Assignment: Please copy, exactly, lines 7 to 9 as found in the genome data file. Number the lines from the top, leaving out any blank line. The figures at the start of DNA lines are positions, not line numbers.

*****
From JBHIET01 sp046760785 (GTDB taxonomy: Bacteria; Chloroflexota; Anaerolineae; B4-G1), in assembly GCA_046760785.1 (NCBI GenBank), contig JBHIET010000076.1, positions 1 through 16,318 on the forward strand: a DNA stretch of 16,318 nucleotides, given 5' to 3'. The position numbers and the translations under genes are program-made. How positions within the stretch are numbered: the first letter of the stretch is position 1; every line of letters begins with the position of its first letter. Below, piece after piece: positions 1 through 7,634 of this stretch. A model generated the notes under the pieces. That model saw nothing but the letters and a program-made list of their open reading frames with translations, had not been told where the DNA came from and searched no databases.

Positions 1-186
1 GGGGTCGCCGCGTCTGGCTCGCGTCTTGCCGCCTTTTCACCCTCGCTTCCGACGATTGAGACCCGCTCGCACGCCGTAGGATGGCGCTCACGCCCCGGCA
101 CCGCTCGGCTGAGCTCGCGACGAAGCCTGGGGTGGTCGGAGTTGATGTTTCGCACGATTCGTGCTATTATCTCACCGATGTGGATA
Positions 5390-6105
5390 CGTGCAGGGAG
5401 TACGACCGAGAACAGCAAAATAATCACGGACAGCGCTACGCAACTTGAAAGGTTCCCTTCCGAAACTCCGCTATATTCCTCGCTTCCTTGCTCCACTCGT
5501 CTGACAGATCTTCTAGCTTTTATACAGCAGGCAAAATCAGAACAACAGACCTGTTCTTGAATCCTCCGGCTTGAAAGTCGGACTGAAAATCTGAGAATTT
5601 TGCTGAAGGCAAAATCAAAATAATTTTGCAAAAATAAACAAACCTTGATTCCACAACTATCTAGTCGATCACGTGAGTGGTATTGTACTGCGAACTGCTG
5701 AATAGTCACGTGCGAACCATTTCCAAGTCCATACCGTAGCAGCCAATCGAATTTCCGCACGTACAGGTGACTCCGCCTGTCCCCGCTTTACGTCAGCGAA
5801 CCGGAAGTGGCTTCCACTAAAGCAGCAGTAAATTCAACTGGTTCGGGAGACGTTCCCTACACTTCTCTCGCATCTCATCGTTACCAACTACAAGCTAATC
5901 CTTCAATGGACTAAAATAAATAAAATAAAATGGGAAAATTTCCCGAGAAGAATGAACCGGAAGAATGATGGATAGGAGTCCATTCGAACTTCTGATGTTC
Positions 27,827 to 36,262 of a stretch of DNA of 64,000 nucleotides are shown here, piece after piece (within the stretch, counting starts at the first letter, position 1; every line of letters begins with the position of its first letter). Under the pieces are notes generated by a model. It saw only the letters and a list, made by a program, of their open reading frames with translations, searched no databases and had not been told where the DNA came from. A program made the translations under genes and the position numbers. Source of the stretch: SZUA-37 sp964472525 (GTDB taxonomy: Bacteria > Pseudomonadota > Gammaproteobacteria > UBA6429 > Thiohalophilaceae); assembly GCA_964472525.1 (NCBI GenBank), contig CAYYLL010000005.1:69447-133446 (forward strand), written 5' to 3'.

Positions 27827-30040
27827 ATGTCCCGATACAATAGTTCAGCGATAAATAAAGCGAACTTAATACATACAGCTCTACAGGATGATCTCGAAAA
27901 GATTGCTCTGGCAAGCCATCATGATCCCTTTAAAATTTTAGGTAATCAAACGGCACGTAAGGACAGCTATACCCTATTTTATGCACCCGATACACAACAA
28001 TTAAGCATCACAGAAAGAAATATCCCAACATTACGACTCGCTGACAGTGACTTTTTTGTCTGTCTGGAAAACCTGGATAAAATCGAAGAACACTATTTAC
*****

5401 TACGACCGAGAACAGCAAAATAATCACGGACAGCGCTACGCAACTTGAAAGGTTCCCTTCCGAAACTCCGCTATATTCCTCGCTTCCTTGCTCCACTCGT
5501 CTGACAGATCTTCTAGCTTTTATACAGCAGGCAAAATCAGAACAACAGACCTGTTCTTGAATCCTCCGGCTTGAAAGTCGGACTGAAAATCTGAGAATTT
5601 TGCTGAAGGCAAAATCAAAATAATTTTGCAAAAATAAACAAACCTTGATTCCACAACTATCTAGTCGATCACGTGAGTGGTATTGTACTGCGAACTGCTG